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Collection of full-length papers and in-depth analysis of economic and management issues.

Maintaining Employment among 
Older White-collar Workers

Maintaining Employment among Older White-collar Workers

TAE Won-You

Feb. 26, 2013

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Older White-collar Workers
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Originally released on December 26, 2012

The number of white-collar workers has increased dramatically due to changes in Korea’s industrial structure. Share for white-collar workers aged 45-59 among all wage earners nearly doubled, rising from 12.2% (380,000 persons) in 2000 to 21.3% (910,000 persons) in 2011. At the same time the average length of service for white-collar workers is declining. According to a survey conducted by Samsung Economic Research Institute, the current actual average age at which white-collar workers are pushed into retirement is 53.9, 3.8 years shorter than the average mandatory retirement age (57.7 years) established by Korean companies. Such early retirement can lead to reduced income, loss of company know-how, and increased burdens for welfare spending. Five major reasons account for the early retirement of white collar workers: high pay (Wages), diminishing job positions (Harmony), declining productivity (Image), difficulty in changing careers (Transfer), and decreasing organizational vitality (Energy).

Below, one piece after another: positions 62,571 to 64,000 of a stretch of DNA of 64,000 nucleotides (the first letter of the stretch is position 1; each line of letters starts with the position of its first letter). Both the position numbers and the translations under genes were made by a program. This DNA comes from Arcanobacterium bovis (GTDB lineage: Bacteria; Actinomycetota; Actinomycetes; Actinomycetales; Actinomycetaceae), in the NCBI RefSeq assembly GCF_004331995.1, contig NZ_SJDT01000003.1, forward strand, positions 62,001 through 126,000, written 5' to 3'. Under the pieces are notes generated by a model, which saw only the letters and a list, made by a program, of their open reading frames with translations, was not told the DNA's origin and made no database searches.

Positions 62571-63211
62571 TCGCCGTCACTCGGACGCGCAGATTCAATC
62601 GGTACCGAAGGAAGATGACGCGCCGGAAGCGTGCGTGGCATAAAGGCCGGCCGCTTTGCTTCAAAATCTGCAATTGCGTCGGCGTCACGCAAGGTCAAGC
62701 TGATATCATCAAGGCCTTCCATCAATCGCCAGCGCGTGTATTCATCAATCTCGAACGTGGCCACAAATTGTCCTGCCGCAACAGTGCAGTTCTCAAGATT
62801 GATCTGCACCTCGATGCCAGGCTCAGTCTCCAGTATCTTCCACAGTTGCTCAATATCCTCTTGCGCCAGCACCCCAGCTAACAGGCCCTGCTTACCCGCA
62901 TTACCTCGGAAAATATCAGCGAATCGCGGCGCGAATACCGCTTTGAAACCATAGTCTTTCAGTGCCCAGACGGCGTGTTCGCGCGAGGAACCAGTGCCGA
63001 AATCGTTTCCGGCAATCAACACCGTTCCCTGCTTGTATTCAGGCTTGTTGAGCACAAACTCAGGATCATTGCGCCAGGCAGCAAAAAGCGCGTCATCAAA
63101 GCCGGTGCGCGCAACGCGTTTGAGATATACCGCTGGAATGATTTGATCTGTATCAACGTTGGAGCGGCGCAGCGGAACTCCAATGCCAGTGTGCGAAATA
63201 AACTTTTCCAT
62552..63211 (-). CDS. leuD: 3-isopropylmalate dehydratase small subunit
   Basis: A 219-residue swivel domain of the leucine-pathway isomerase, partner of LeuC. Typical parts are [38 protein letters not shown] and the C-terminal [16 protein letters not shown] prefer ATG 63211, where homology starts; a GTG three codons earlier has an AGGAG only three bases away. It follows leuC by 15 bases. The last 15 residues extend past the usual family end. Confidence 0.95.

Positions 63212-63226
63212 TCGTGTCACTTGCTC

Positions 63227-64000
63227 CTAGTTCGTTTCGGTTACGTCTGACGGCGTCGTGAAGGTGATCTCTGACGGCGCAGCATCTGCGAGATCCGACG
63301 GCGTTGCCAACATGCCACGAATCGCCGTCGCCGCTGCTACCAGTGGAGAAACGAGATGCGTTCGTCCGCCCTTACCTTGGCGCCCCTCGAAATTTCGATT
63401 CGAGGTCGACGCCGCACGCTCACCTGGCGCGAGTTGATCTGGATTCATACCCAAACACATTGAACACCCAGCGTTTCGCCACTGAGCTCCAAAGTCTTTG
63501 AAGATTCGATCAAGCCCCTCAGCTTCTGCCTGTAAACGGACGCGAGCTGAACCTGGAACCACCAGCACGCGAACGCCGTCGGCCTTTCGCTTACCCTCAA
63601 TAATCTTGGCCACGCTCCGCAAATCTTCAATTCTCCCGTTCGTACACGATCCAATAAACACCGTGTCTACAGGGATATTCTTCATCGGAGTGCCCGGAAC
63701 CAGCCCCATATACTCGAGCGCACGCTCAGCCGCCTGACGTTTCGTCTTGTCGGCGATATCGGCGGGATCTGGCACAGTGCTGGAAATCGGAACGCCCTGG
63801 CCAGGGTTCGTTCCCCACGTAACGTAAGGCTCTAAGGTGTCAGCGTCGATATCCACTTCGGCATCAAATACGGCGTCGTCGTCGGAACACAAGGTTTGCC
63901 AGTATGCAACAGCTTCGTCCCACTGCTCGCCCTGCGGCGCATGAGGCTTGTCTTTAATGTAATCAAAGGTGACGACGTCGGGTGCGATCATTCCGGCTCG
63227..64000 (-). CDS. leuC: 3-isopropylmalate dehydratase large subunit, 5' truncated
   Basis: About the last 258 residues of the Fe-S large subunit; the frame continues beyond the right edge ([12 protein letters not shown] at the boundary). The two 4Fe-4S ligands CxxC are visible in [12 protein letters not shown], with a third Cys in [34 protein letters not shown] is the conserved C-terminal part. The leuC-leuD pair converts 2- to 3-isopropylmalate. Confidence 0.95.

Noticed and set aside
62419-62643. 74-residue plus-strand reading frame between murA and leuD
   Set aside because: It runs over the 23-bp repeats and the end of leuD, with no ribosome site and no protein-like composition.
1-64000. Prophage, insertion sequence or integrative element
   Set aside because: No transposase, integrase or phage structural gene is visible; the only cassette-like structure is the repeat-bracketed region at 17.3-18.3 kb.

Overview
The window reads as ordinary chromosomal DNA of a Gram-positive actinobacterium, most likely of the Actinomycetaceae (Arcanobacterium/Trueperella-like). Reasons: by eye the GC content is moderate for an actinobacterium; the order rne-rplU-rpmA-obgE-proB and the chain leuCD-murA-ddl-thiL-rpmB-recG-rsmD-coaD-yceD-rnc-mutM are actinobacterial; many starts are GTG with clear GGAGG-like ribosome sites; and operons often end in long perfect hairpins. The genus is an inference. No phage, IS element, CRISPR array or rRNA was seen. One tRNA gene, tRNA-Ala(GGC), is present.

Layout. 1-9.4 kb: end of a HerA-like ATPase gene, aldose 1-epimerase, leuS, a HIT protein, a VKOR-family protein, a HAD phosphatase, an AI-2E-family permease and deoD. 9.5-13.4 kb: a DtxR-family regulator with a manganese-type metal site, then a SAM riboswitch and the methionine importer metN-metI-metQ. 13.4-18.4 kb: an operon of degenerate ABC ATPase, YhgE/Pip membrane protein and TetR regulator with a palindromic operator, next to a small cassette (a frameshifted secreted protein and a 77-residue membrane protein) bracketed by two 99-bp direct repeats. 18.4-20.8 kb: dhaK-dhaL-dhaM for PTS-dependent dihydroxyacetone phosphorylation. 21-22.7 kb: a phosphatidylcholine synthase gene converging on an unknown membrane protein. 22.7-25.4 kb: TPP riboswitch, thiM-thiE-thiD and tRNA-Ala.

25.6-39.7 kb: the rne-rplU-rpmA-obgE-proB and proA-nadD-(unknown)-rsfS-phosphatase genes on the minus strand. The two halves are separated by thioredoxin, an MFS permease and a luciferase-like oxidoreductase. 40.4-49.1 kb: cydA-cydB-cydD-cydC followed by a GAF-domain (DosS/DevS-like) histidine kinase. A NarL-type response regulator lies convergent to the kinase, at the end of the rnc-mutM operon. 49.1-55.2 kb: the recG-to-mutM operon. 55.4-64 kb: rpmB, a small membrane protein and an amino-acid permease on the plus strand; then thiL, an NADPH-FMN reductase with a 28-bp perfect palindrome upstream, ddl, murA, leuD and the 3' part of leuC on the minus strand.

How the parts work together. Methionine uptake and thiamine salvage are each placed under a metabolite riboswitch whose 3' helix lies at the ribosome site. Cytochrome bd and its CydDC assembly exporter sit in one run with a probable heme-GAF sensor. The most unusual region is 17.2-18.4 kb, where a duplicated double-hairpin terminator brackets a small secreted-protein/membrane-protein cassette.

There are five key tasks ahead to maintain employment stability for older workers. First, the introduction of ‘occupation-based differential retirement ages’ should be undertaken. Different retirement ages should be set according to occupation, reflecting the varying nature of retirement ages across different job duties. Second, a ‘wage peak system’ should be applied to white-collar employees when they turn 50. Companies can ease payroll burdens by freezing wages for five years starting at age 50 until the effective retirement age of 54, and then adjusting them to 70% of peak salary from 55 to 58. Third, employee responsiveness to change should be improved through ‘job retraining’. This can be done, as in the United States, through the use of community colleges that can retrain the 50-plus workforce. Fourth, various career path options, including career changes, should be made available. Impending retirees need to actively explore new job opportunities elsewhere through career changes, relocation a n d social responsibility jobs. Fifth, an age-friendly work environment should be created along with flexibilization of work hours and types. This has already begun in Japan, where a majority of older workers work part-time, not full-time.

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